Radzi: Thank you for that. Actually it's something it touched on something you've spoken about before enjoying the process that's been one of my big things is to notice the flowers. I'm very much I certainly a year ago A to B, I'm running late, I've got to get there, I'm thinking about the next job, the next goal, the next objective, whereas actually if we're not going to be present as a philosopher who said if you if you live in the present and you live um forever because the idea being that if we're living in the future we're not living at all and that that really does it certainly is precedent for me. But when I told people I was going to be interviewing Big E, a lot of people got confused because they thought I was talking about the deceased greatest rapper of all time, Biggie Smalls, Christopher Watts. You're into your music I know this, who are your top five all-time rappers?

Big E: Oh, all time man so I am usually not a fan of making lists but I will give you because it's so fluid for me uh. I will say like Tupac was always kind of been my favourite rapper, he's my number one. Okay I'll say, Pac, um Nas.

Radzi: Yes cubie's finest.

Big E: You know what here's one who doesn't get enough love but Ghost Face Killer if you look at Ghost Faces.

Radzi: I wasn't expecting that okay.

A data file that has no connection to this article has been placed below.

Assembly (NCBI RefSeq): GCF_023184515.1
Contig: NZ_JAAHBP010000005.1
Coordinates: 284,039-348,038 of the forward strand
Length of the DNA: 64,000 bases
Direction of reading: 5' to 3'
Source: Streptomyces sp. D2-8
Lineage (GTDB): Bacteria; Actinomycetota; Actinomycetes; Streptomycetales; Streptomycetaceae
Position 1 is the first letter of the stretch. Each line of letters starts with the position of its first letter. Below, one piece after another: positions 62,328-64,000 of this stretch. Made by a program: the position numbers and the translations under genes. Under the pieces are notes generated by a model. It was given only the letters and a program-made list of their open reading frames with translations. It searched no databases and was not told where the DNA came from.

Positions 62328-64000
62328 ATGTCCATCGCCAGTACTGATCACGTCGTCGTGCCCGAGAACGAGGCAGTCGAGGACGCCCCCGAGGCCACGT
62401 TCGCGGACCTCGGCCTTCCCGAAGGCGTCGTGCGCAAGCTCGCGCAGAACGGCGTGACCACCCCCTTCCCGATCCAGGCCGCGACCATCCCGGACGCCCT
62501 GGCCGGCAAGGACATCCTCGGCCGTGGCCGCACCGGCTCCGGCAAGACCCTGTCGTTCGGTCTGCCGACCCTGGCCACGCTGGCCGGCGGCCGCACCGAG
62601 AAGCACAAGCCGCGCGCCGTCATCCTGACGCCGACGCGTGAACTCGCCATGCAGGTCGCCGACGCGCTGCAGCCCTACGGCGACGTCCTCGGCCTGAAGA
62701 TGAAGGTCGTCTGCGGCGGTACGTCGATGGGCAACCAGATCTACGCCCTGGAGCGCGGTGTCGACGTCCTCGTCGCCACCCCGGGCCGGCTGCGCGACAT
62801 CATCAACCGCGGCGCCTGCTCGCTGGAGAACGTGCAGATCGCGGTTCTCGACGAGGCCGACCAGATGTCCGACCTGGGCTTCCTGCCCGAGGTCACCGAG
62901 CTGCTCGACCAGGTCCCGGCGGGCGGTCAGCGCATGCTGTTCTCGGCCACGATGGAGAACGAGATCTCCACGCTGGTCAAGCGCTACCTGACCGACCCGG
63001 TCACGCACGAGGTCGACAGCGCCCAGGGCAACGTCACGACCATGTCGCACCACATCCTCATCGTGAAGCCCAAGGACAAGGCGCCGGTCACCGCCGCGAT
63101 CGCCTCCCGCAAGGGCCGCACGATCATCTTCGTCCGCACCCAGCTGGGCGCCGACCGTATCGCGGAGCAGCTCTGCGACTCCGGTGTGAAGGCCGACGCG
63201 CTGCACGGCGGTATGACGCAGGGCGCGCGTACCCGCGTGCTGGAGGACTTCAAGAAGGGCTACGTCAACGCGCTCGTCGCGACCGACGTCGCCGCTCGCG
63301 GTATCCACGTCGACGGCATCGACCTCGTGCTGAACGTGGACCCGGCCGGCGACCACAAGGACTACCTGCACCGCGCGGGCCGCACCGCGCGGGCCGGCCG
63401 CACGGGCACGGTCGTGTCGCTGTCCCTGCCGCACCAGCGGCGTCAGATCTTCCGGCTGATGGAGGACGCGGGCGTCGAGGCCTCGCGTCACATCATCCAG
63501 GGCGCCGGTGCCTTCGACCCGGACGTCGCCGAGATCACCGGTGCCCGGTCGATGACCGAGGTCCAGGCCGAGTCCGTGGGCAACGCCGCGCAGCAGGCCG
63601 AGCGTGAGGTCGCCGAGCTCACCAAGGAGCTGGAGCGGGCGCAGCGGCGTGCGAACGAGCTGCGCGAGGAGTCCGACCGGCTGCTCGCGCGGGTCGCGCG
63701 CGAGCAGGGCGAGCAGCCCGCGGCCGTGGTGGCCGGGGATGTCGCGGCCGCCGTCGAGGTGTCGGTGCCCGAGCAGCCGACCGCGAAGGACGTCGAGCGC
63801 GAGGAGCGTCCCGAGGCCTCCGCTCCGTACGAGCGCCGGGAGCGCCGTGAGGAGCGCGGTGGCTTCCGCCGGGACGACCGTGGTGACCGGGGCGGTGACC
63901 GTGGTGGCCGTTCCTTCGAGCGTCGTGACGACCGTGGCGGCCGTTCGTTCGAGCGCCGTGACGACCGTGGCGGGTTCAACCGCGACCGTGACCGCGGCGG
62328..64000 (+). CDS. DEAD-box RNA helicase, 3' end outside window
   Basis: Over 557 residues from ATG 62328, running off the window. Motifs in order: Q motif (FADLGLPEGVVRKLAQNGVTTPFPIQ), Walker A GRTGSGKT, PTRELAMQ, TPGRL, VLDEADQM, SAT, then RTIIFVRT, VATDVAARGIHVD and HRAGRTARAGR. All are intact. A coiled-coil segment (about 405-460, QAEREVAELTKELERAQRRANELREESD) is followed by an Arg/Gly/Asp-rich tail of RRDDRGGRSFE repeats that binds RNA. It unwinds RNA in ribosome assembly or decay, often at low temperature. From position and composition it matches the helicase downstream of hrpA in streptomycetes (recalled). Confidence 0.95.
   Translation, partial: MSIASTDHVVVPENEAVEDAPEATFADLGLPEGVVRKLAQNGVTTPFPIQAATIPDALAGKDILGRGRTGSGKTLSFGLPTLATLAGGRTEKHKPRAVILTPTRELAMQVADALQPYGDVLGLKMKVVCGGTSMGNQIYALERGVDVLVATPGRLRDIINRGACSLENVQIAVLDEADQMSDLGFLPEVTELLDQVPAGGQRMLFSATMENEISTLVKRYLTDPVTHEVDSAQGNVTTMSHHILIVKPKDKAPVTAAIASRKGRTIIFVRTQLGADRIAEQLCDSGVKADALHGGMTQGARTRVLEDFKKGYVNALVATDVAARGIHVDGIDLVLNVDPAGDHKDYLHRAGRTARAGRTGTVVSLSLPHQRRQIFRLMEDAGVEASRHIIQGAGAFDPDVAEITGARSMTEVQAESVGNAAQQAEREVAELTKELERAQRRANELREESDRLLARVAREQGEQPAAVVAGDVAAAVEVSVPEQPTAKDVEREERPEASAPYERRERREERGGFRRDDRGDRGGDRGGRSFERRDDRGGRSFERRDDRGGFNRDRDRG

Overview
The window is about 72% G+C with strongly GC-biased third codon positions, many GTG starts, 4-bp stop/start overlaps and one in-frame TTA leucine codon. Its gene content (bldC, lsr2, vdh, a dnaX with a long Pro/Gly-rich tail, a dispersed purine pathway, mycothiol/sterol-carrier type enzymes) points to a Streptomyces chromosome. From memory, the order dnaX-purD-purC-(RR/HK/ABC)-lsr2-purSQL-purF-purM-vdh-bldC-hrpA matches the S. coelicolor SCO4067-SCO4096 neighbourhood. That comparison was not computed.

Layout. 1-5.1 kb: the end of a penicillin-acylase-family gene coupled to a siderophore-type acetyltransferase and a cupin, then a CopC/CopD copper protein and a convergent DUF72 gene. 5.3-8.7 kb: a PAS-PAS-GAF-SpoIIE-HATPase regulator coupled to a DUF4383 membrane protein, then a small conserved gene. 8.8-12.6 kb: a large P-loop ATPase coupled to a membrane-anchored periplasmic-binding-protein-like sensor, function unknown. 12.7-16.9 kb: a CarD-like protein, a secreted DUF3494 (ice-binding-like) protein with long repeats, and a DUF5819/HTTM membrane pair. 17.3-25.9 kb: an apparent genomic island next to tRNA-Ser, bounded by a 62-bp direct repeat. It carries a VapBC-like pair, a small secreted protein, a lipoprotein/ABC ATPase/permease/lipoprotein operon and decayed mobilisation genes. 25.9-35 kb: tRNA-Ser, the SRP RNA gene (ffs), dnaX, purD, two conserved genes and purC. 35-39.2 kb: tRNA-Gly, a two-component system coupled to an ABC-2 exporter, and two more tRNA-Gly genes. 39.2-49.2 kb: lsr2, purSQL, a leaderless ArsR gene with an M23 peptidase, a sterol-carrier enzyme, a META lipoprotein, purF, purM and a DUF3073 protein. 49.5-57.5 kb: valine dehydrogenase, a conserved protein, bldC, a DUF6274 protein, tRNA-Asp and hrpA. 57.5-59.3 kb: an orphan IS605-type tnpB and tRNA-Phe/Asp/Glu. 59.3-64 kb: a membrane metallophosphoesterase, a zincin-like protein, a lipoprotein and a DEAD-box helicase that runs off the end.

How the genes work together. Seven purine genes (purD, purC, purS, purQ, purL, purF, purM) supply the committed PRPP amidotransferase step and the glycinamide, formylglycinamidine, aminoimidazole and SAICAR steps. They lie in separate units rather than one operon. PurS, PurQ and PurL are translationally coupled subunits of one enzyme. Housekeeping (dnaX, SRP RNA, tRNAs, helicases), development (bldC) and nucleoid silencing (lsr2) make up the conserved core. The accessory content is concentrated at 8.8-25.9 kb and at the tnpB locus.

Big E: Ghost is a monster and has been doing it for decades. Look at his solo records, he never fell off man. Even some of his smaller albums like Apollo Kids which doesn't get enough love, go back and listen to his discography man. He's got a lot of heat, bulletproof wallets Ghost Faces in my top five. Um so what'd I say I said Pac, Nas, Ghost Face.

Radzi: Two more.

Big E: Uh I gotta go Big, it feels lazy because everyone says Biggie but I'll go Biggie and uh who do I wanna put in my fifth spot, I can't leave out Jay-Z, I gotta, I gotta put Jay-Z in.

Radzi: It's gotta happen you know. What it is that is a tough question. I appreciate you giving the list because there are so many and I was not expecting the Ghost Face Killer but I think Lotan gets slept on you know as a group people I mean they were, Mob, Wu-tang we're talking fire and especially that 90s for me as well early naughties era that is just. I look back at that and go oh my goodness I didn't realise how good we had it.

Big E: So good man and especially like I think a lot of times people think of Wu-Tang Clan and they think of their uh records as a group but also look at the solo records man. They got so many classics if you look at uh only built for Cuban Links, uh Liquid Swords, uh there's so many, uh there's so many individual records that are fire in their catalogue, uh ODB has one of the best records of all time uh so it's uh the uh oh I'm blinking um, you put me on the spot.

Radzi: You see for me one of my favourite bits is his spot with Mariah Carey, New York in the house that will get a party started by the way you go.

Big E: Yes uh it's the uh Return to the 36 Chambers, yeah it's the one with the driver's license picture on it. Yeah I was just blanking um but yes yes yes that's it's a classic. Um him singing is a beautiful thing so yes Wu-Tang Clan and their individual records their solo records are incredible.

Radzi: Big E this has been an absolute pleasure to chat to you. Thank you being so generous with your time. Thank you for being so honest and I look forward to seeing what you do next as the reigning Intercontinental Champion on WWE.

Big E: Thank you very much I appreciate it.

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Episode Two: Big E video